"It seems we were a little slow, but this was a big step for the both of us," says Katatsky, who had never been married. "We just wanted it to be right."

Katatsky grew up in Kingston, N.Y., and she says boats have always been a part of her life.

"I grew up along the Hudson River. My uncle had a Chris-Craft and I looked forward to those beautiful afternoons on the river," she says.

In 1968, Katatsky was in graduate school at Johns Hopkins University in Baltimore, where she took sailing lessons in nearby Dundalk. Meanwhile, Kaufmann completed his undergraduate degree at Johns Hopkins in 1965, then served two tours of duty in Vietnam.

Katatsky traveled for years in a job at the World Health Organization, an arm of the United Nations. She earned a master's in business administration at the University of Pennsylvania's Wharton School in 1980 and became a financial advisor in Washington, D.C., before moving to Annapolis in 1999.

"I just wanted to settle down and have a normal life after spending so much of my life traveling," she says.

Kaufmann says he grew up in Cape Cod, Mass., and was "fishing on Scituate Harbor when I was 5 years old." His family owned a 16-foot lapstrake-built wooden boat.

After earning a Distinguished Flying Cross for his service in Vietnam, Kaufmann served in Germany from 1971-74. He came to Boston in August 1974 and lived there briefly before moving to Chicago to work for the U.S. Department of Labor.

Kaufmann served in the National Guard and he remained passionate about boating. He sailed in the Mackinac race on Lake Michigan for several years through the Chicago Yacht Club, coming in last in 1985, sailing a 1969 Newport 30 that he co-owned.

"The entire racing fleet was already heading home," Kaufmann says.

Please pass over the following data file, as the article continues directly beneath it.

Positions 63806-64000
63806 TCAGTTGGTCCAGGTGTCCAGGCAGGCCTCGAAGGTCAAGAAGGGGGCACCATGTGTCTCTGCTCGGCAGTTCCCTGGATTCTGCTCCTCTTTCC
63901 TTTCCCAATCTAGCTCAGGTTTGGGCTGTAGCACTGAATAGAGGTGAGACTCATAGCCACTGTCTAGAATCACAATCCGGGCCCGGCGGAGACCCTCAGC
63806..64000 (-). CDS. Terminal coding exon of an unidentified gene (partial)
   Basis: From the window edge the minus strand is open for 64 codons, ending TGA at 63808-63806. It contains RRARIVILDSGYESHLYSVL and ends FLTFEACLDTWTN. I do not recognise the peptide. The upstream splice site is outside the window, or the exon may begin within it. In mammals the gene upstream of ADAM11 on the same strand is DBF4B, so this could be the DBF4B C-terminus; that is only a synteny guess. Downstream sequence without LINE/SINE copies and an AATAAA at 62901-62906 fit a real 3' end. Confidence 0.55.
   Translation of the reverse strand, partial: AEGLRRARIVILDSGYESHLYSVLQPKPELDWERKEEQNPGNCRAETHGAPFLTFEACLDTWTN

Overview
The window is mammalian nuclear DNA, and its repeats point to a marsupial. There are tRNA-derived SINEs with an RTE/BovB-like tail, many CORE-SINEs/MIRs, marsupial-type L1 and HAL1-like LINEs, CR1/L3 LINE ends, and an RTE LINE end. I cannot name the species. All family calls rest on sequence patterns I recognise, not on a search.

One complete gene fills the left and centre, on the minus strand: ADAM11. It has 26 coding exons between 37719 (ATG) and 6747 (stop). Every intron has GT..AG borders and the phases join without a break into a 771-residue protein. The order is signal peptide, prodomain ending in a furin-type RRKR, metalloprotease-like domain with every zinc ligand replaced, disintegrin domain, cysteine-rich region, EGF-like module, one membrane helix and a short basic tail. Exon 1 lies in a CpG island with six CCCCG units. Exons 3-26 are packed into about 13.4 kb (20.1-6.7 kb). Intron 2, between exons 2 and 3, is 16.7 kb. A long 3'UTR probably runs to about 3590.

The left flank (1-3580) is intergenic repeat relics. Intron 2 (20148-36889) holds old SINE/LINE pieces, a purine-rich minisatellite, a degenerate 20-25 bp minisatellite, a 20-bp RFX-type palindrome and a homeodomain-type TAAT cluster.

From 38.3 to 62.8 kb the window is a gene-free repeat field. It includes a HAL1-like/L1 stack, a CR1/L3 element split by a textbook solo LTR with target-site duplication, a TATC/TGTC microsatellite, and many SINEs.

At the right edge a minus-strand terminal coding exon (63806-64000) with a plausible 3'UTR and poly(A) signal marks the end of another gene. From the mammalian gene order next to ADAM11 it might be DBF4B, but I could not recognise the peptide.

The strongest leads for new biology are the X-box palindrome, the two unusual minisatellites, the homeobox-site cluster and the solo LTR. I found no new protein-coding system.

He later owned a 1990 C&C 41 that he named Patriot, a boat he kept until he moved to the Washington, D.C., area in 1994 to work at the headquarters of the Department of Labor's Employment and Training Administration. He retired from the Army in 1995 with the rank of colonel. A few years later, he sold his condo in Arlington, Va., to live in Annapolis at the city marina aboard the Vista that he bought in 1998.

Kaufmann entered the Maryland Natural Resources Police Academy in October 1998, and in September 1999, at the age of 56, he became the oldest person ever to graduate.

Katatsky says she and Kaufmann cruised together on the Vista for years until he bought an American Tug 34, where they lived from September 2006 until March 2007. They now live in a waterfront house on Duvall Creek in Annapolis with their Doberman pinschers, Chief and Jazzy.

"We bought the American Tug because Rick has to live on the water, but once we got our house we didn't need a liveaboard anymore," Katatsky says. "Both of us work full time and we wanted something smaller and trailerable."

The couple bought the EdgeWater this spring. There were only 50 hours on its 250-hp Yamaha outboard.

"I love it - just a great get-up-and-go boat," Kaufmann says.

The couple were grateful to the Annapolis Yacht Club for the reception it gave them and their guests after they returned to shore on their wedding day.

"We just had a lot of fun. We couldn't have asked for anything better," Katatsky says.

To see clips of the wedding, go to and search "Marilynnkat."

This article originally appeared in the October 2010 issue.